What there is to know
- Showers start early but the remnants of Nicole combine with an approaching cold front to bring heavy rain and intense wind gusts from Friday afternoon through Saturday
- Some storms could turn severe Friday afternoon and early Saturday, potentially triggering flash flooding in low-lying areas. High winds and isolated tornadoes are also possible
- The coldest air of the season arrives next week, with temperatures expected to dip into the 40s on Monday and stay there for the 10-day outlook in New York.
The weakened remains of Nicole arrive in the New York area later Friday, a day after the storm made landfall in Florida as a Category 1 hurricane, the third such system in November in the Atlantic Basin.
The weather is expected to turn rough, potentially bringing up to 50mph along the coast and up to 45mph inland with torrential rain. Widespread rain of 1 to 2 inches is expected, although locally higher amounts up to 3 inches are possible. Tornadoes aren’t out of the question either, nor are flash floods or wind damage.
Nicole was downgraded to a tropical depression Thursday night, but its remnants combine with a front approaching Friday, complicating matters. The combo brings showers to New York City at noon before the rain — and winds — intensify. Expect torrential downpours late Friday through Saturday morning at times across the tri-state.
It will not be continuous until Saturday morning, but when the rain does fall, it is likely to be heavy at times. Harmful gusts of wind over the entire area are possible, especially from late Friday afternoon until Friday evening. Locations that see these strong winds may also be more likely to see isolated severe weather. The worst weather is moving into early Saturday.
Check here for the latest severe weather alerts in your area.
The city activated its flash flood contingency plan before the storm landed, causing various agencies to fan out to all five boroughs to inspect (and clean, if necessary) catch basins in hundreds of locations. prone to flooding. Parts of New Jersey were seen clearing similar pools on Thursday ahead of the storm.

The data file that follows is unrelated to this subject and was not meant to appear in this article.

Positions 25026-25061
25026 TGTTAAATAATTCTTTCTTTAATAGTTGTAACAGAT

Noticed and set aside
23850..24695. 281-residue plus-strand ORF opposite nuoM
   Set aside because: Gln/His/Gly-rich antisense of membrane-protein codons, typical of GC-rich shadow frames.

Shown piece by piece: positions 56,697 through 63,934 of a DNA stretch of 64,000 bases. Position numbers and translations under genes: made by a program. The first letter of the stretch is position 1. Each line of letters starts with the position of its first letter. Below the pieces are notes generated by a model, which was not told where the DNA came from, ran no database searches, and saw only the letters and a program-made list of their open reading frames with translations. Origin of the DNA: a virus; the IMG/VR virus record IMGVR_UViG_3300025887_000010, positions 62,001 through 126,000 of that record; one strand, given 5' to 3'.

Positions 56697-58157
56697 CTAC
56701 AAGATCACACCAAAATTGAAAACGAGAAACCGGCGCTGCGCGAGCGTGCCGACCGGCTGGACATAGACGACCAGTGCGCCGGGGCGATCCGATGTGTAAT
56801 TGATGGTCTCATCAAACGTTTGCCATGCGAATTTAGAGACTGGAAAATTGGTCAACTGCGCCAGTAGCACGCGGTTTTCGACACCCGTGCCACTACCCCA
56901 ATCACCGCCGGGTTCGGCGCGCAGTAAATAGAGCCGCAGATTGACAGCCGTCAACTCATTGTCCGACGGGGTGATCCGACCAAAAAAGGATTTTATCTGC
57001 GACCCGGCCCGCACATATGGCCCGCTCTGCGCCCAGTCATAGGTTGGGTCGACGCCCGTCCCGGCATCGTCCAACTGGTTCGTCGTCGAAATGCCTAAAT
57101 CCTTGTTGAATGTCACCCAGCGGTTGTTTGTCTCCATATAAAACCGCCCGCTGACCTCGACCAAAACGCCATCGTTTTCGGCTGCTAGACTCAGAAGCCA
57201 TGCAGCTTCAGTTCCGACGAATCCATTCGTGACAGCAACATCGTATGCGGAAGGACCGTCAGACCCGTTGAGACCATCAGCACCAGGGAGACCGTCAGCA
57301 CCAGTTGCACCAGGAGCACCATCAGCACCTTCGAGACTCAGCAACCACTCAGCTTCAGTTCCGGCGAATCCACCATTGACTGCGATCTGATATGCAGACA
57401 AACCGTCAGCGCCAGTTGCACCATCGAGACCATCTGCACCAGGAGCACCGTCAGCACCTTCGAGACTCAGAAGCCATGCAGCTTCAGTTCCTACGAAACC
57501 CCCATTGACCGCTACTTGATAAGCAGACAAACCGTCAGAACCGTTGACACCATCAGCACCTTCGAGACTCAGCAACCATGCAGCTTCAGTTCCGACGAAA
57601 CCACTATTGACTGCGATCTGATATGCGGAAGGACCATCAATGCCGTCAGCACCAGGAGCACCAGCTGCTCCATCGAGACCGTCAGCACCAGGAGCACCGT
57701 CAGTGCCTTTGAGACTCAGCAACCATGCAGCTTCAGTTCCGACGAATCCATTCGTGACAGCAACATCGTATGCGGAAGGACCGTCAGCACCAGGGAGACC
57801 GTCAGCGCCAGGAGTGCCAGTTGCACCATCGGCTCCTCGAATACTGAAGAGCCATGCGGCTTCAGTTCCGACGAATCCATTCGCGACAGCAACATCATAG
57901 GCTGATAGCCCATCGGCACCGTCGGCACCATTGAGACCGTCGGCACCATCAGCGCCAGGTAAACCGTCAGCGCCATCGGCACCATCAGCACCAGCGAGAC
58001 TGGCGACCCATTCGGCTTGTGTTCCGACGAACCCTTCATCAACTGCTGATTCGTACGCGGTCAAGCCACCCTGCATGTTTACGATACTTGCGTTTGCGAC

This work is already underway – and all New Yorkers are encouraged to take the same simple debris-clearing measure to help prevent flooding. You can also call 311 if you want the city to take care of it for you.
Take a look at some of the extreme weather threats facing the tri-state area from Friday through Saturday.
Nicole Eyes Tri-State: What to Expect
Wind advisory issued
Expected precipitation totals
Once Nicole — and that unrelated front — crosses the tri-state area, colder air will dip and highs will struggle to reach 50 degrees Sunday into next week. It’s November, after all, so pack those winter coats (if they haven’t already).
According to the National Hurricane Center, the storm was expected to dump up to 8 inches of rain on parts of the Florida peninsula as it hit the Ian-ravaged state with dangerous waves and storm surges, as well as rain and strong winds. The NHC downgraded Nicole to a tropical storm early Thursday, with maximum sustained winds of 50 mph. Most of the sustained winds had dropped even further Thursday evening.
The Atlantic hurricane season began on June 1 and ends on November 30.
Track any approaching storms using our interactive radar below.